This quest in particular speaks to the amount of detail and care in nearly every aspect of The Witcher's design. Relationship questlines are expected in RPGs now, but CDProjekt took a trope, scrubbed it of cliches, and bathed it in subtlety. The same can be said for the bulk of the writing and narrative. This was just a moment. I spent 80 hours living in The Witcher 3. Coupled with challenging combat, a gorgeous war torn open world, and—everyone except Shaun's favorite—Gwent, The Witcher 3 is one of the best games I've played.

I’ve never been absorbed so utterly by a world, or for so long.

Wes Fenlon: It’s hard for me to convey how utterly and completely I was absorbed in the world and story of The Witcher 3. I played it for more than three months. It was just about the only PC game I played during that time. When I felt the end drawing close, I avoided it for days, taking on one sidequest after another. In great RPGs, sidequests are often more interesting than the main story, giving you a peek into the world you’re exploring or teaching you something new about your own character. The Witcher 3 is not just great. It’s exemplary, utterly stuffed with both mainline and secondary quests more nuanced and original than the best moments in other RPGs I’ve played. I’ve never been absorbed so utterly by a world or for so long.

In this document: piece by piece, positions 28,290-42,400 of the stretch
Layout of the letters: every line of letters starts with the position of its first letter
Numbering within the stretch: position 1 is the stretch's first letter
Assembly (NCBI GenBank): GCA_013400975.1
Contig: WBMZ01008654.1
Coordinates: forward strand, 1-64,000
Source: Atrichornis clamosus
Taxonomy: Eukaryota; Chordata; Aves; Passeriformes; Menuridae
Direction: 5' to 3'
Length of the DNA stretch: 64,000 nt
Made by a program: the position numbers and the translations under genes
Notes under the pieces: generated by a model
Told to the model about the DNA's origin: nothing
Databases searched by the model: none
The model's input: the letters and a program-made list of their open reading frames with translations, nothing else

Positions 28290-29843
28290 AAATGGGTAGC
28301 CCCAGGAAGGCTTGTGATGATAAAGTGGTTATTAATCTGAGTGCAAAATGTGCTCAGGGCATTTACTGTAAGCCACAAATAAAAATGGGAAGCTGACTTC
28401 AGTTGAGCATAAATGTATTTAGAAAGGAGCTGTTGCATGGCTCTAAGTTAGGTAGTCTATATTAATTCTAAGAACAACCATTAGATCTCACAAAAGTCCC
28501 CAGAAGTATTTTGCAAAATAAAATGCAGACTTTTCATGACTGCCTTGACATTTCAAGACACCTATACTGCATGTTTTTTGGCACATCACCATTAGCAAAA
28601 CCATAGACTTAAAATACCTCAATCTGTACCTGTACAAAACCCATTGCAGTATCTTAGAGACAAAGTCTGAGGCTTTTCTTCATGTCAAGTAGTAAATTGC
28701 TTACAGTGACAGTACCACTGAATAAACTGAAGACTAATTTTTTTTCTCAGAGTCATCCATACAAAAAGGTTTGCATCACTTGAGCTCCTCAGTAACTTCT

Phil: As a campaign, The Witcher 3 is fantastic. It's filled with some of the best quests and side-stories around. There's a clever progression from previous Witcher games, massively expanding the world and its individual vignettes, while dialling back on some of the more complex systems. To an extent, I wish CD Projekt Red had doubled down on the series' systemic quirks—like the investigative research elements that they've never quite perfected—rather than sanding down their rough edges. But make no mistake, this is a quality production, and a beautifully crafted world full of stories.

That, to me, is why it deserves a Best Singleplayer reward. As a moment-to-moment experience, it can be lacking—the combat is annoyingly imprecise, and there's little that's groundbreaking about its open world encounter design. It's not as revolutionary or as fascinatingly playable as MGS5, our Game of the Year. But as a campaign—a journey through a narrative with strong characters and meaningful consequences—there's nothing that quite surpassed its quality.

Tim Clark: It feels entirely appropriate that the game which felt most luxurious to spend time alone in was also the one that launched a million hot tub thumbnails.

Witcher 3

We'll be posting the rest of our awards and personal picks daily as we approach the end of the year, and you can find them all on our main GOTY page.